Would you be willing to take a few minutes? And he was like, absolutely. And he knew if he was out there that he was going to be doing interviews. And so we grabbed him and we got maybe two minutes, two and a half minutes, which I know is an extremely long time. But you don't get a lot of long interviews at the Super Bowl when you're covering the media like this or covering the games at the media availabilities. So we got two minutes, asked him three or four questions and he was great. He was gracious and talked about faith, talked about family and the importance of his prayer life and some of the questions that we might ask. It's a little different than your typical sports media company. Jason Romano is on site in Phoenix covering Super Bowl week and Radio Row again as the director of media for Sports Spectrum and also a host of the Sports Spectrum podcast.

And I've been honored to appear on it a couple of times. It's about faith. It's about family. It's certainly about football this time of the year. It's after hours with Amy Lawrence here on CBS Sports Radio in the wake of everything that happened with DeMar Hamlin, which, believe it or not, was just over a month ago.

It maybe seems like forever ago. But when he suffers that cardiac arrest on the field, I think we saw a different side of the NFL, Jason. More players as well as coaches willing to speak out about faith, the anxiety and the concern for one of their brothers. We almost saw the league grind to a halt, which never happens. And I know you've spoken with chaplains and players. What have you heard about that moment, that event and how significant it was?

Well, it certainly had a bunch of ripple effects, I think. And first of all, we were all praying for DeMar and we all saw a man practically die on the field twice and be resuscitated and then survive. And a miracle happened and prayers were answered.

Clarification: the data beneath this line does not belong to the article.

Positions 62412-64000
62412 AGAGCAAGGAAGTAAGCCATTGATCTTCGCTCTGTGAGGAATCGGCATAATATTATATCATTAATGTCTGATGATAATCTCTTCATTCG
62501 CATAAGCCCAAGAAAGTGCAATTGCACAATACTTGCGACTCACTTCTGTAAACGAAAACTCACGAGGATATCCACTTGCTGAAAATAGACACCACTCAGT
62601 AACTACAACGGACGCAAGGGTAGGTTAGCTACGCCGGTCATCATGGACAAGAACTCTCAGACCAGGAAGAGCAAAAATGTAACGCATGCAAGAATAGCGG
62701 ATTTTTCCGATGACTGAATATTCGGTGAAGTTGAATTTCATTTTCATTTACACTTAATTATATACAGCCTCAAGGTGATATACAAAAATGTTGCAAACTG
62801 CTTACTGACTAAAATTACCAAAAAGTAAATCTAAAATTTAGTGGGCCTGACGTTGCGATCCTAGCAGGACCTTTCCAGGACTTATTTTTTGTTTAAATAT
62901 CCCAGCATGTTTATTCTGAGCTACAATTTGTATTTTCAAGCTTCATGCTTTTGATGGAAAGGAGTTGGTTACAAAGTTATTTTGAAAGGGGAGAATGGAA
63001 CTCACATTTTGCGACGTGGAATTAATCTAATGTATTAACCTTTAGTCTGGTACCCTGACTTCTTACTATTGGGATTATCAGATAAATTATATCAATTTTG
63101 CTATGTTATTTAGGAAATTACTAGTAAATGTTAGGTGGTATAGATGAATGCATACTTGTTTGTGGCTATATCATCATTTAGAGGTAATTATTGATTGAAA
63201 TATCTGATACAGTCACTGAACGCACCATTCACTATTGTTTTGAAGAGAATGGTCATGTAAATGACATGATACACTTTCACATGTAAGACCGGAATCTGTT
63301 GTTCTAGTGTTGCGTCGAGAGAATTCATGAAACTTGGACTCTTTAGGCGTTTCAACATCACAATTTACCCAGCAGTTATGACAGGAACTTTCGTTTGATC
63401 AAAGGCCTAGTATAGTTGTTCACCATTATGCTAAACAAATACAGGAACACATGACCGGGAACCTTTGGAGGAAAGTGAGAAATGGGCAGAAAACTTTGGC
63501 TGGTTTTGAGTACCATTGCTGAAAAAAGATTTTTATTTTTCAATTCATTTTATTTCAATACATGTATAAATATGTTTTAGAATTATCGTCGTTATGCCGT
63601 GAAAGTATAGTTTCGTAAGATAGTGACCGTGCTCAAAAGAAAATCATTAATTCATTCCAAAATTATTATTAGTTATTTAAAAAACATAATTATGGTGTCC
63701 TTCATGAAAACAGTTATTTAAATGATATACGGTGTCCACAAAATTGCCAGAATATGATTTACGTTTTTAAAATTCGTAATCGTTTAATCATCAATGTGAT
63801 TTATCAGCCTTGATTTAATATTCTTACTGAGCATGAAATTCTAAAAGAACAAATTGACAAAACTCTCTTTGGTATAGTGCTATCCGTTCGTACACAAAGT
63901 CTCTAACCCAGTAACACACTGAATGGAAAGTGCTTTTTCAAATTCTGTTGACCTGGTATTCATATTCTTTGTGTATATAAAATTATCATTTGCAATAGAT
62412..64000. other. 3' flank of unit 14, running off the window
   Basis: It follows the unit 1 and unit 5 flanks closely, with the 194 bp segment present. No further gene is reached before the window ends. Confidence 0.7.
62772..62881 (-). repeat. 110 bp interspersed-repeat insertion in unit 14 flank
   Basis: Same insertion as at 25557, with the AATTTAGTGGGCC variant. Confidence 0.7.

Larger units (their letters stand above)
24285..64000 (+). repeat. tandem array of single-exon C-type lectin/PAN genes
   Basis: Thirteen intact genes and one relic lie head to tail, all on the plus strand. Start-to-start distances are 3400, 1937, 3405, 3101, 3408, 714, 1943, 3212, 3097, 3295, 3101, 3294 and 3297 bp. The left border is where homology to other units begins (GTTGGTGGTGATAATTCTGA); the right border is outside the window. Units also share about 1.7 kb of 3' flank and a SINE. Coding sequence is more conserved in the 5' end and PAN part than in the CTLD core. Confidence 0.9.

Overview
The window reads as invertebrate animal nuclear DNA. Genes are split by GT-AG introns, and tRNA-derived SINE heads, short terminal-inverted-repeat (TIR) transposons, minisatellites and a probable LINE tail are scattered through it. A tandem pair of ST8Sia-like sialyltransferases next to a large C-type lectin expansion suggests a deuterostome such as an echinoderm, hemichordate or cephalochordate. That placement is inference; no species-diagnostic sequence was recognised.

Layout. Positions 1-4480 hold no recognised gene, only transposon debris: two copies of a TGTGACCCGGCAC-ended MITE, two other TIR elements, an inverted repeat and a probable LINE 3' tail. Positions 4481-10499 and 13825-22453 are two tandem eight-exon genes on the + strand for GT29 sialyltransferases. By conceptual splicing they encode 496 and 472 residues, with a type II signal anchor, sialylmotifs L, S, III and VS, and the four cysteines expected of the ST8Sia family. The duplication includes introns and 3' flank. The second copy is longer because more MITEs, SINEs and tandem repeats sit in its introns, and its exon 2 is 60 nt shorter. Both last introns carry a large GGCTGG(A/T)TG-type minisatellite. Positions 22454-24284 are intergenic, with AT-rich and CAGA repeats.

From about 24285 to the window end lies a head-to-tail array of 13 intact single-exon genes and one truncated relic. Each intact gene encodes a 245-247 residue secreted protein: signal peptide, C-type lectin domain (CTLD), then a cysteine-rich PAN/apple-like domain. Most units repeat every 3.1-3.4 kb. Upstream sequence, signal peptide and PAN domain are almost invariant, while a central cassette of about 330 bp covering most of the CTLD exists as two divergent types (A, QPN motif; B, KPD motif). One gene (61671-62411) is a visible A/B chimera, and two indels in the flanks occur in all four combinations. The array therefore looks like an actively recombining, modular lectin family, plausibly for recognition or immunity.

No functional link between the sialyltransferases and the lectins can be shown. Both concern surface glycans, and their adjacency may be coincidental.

And this guy is now alive. It looks like he's going to be OK. Immediately after you're watching that, you saw the response on the field. You saw social media everywhere offering thoughts, offering prayers, offering their best wishes and praying for a miracle here, not knowing how severe I think it was for DeMar on the field. And then from that, you go into the next few days and you see somebody like Dan Orlowski praying on ESPN for DeMar, not offering prayers, but actually praying, which you very rarely ever see on a national broadcast of any sort, much less ESPN. And so then you start to see the teams talking about prayer and you start to see players and others really be open to the fact that, hey, this is a guy who almost died. And for all of us, you know, our mortality is is real.

Right. Where none of us are going to live forever. And so what does that mean when faced with our mortality? And I think a lot of us gravitate towards prayer and more spiritual thoughts and like the afterlife and questions. That's why I think it was bigger than just the NFL, even though the NFL responded in a really powerful way. I think the NFL is one of the more open leagues to being, you know, willing to go into the spiritual space, the faith space, the Christian space, the prayer space. Then when you saw DeMar starting to get better and better and better, it was, oh, my gosh, we're witnessing a real miracle here that, yes, the doctors and all the first responders had a big hand in.